Sensory substitutionProject reference: 221013
Funded under :
Spatial cognition and sensory substitution
Total cost:EUR 168 256,91
EU contribution:EUR 168 256,91
Coordinated in:United Kingdom
Topic(s):PEOPLE-2007-2-1.IEF - Marie Curie Action: "Intra-European Fellowships for Career Development"
Call for proposal:FP7-PEOPLE-2007-2-1-IEFSee other projects for this call
Funding scheme:MC-IEF - Intra-European Fellowships (IEF)
This multidisciplinary research project will investigate the mechanisms underlying the distinction between bodily and distant regions of space. Tool use, by modifying the representations of our bodily and perceptual spaces, allows for an understanding of the plasticity of the limits between self and non-self. Most studies conducted to date on this issue have investigated the mechanisms that allow extension of the body to include elements located in a distant space (e.g., rubber hand illusion). However, little attention has been given to the reverse phenomenon: How stimuli received on the body can be projected to a distant space. The research project proposes to use visual-to-tactile sensory substitution in order to investigate this phenomenon. In particular, it is hypothesized that the mechanisms allowing for distant perceived localization of stimuli received on the body surface involve the automaticity of perception and exteriorisation, which corresponds to the moment when tactile stimuli provided by a sensory substitution device are no longer felt on the skin, but are rather perceived as referring to objects located at a distance. In order to characterise these mechanisms, the research project proposes a first set of experiments to investigate the level of automaticity of perception after training with a visual-to-tactile sensory substitution device. The second set of experiments investigates the mechanisms of exteriorisation and, in particular, the laws of spatial exploration allowing for the perception of objects as located in front of the observer. Finally, the third part of the project investigates the cognitive functions and brain regions that mediate processing of distant perception with sensory substitution devices. Thus, by using an empirical methodology peculiar to cognitive neuroscience, this research will provide insights into one of the main questions of contemporary philosophy, namely the question of the distinction between self and non-self.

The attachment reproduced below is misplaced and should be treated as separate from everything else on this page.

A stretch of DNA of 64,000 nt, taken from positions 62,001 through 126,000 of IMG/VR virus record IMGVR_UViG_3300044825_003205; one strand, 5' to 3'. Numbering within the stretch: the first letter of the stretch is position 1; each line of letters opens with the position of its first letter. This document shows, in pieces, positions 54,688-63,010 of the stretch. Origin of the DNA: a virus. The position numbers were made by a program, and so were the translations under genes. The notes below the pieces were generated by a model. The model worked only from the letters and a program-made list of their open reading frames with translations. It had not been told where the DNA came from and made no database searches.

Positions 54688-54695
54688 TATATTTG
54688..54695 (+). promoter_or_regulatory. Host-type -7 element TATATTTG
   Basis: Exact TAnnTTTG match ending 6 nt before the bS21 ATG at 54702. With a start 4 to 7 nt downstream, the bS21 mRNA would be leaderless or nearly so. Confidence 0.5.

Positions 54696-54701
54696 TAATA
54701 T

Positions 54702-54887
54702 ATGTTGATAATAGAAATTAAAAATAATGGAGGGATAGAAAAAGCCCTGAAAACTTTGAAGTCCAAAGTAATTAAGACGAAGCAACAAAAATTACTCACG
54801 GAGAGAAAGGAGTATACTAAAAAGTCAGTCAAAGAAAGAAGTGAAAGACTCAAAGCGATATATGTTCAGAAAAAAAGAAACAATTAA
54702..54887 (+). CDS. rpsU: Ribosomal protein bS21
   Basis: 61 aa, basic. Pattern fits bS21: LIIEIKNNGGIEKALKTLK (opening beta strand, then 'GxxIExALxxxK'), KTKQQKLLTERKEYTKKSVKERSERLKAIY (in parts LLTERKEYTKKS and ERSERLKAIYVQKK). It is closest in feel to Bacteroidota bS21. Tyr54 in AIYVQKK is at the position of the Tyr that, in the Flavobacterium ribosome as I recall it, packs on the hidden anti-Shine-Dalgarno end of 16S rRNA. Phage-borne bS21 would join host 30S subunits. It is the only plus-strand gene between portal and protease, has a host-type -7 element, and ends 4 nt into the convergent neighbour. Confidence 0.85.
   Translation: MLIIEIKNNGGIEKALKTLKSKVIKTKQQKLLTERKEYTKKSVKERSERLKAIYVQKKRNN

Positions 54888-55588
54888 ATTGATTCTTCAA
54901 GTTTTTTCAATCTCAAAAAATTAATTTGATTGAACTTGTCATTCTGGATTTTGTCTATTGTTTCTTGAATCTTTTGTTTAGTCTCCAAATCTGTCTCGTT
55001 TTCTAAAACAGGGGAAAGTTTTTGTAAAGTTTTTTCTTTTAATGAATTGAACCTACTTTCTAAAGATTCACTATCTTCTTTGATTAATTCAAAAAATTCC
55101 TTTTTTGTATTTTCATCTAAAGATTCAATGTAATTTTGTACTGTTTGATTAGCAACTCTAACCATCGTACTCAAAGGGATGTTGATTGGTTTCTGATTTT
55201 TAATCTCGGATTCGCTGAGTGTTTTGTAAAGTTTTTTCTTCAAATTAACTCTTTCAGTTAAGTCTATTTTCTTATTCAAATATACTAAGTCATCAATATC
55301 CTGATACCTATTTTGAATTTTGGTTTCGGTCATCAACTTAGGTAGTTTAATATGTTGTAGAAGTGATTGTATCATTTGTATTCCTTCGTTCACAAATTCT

OX1 2JD OXFORD
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